Just ponder the possibilities for a moment.  Think about your favorite writers.  Now pick a book.  What product would the reader of this book be likely to purchase?  For adult romance novels, what might be a better choice than a tip-in coupon for the Kleenex brand and perhaps a lovely sherry?  For Science Fiction books, Science and Natural History Museums promotions and a discounted subscription to Discovery Magazine? For Cookbooks, imagine a mini William-Sonoma catalog or Food magazine subscription solicitation.  In Westerns and International thrillers, we might find coupons for cigarettes and alcohol, even Dude Ranch vacations. In Historical Fiction, perhaps we would find Bombay Furniture brochures and local Antique Dealers Advertisements or packaged trips to visit locales mentioned in the book.

Books represent many things throughout our lives. And I remember in particular a pajama party at the home of my ninth grade English teacher, Mrs. Hirschhorn.  She was a horsy-faced spinster, who invited a small group of girls to her home to welcome Evangeline, our Native American just-off-the-reservation exchange student, to the girls world of fuzzy slippers and baby doll pajamas toting hair dryers with inflatable bonnets in round pink suitcases.  Mrs. Hirshhorn was sharp tongued and opinionated and in her class we endlessly conjugated sentences, memorized the Rhyme of the Ancient Mariner and how the boards did shrink, and listened to her chastise students who did not meet with her approval. 

She rather less than generously included me in the festivities, not for my attentive scholarly behavior I was informed, but rather that I seemed so well liked by the others which she found curious. Damned with faint praise and just beginning to understand the cruelty of adults, I packed my sleepover goodies nonetheless and attended.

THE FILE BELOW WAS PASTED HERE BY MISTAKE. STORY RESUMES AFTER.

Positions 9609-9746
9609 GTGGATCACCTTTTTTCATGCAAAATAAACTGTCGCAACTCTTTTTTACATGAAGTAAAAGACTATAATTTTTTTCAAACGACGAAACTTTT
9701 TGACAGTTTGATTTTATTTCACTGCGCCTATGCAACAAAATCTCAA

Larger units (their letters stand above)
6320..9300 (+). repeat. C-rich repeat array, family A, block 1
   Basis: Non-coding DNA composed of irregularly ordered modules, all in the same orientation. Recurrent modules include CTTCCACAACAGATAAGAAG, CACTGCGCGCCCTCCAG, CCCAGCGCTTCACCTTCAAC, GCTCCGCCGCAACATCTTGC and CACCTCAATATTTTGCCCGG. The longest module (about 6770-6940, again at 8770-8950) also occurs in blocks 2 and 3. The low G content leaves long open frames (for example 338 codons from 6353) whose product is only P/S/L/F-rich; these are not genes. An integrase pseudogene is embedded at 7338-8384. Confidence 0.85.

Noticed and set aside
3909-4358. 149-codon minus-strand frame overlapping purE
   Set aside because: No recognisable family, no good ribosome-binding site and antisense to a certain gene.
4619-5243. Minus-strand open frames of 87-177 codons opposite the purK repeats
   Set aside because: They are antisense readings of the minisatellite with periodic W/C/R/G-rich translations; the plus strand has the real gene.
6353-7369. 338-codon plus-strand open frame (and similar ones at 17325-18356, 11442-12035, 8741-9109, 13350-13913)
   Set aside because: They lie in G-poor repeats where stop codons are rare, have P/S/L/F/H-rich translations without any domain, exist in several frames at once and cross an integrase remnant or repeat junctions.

According to another attendee, a bit of a rabble-rouser like myself, Mrs. Hirshhorm prepared chicken with a corn flake crust for dinner. I don’t remember that but I do remember wandering around the house after dinner with this same person and finding a copy of Jaqueline Susanne’s Valley of the Dolls, eagerly looking for the dirty parts and getting caught by Ms. Hirshhorn.  My mother certainly would not have approved of this, even written by the Jewess Jacqueline. 

This brings me to the subject of public schools and their current state of affairs.  Those who know me understand that I spend lots of hours in them and it’s really a conundrum to be an educator, parent of a public school student and a taxpayer. The solutions to the problems are not easy and are not just about money. But I think public schools are really missing the boat of the funding gravy train that so many others have figured out.

My simple answer to the financial shortcomings is corporate sponsorship.  Nike might underwrite Football and Basketball.  Nascar would sponsor the Driver Ed program. Apple would support Graphic Design courses. Microsoft could support the Engineering programs.  Goodyear would sponsor the school buses along with Geico Insurance or Progressive, thereby actually living up to their name.  The pharmaceutical companies would support the biology and chemistry classes.  It just seems limitless to me. Each Corporaton would decide what courses or programs they wanted to sponsor, draw up a budget and the funds would be distributed nationally based on the class subscription at the same rate per student.  Local taxes could come down, the corporate images would be enhanced and teachers might finally be paid a decent wage and be rewarded for their performance -- when merited.  Tenure can disappear because of competitive wages and rewards.

In the meantime, educational administrators could attend to the work of providing their beleaguered staff with more training for differentiation in the classroom and get the breathing room to restructure the system to fit the needs of our next century, which must include getting rid of the dinosaurs.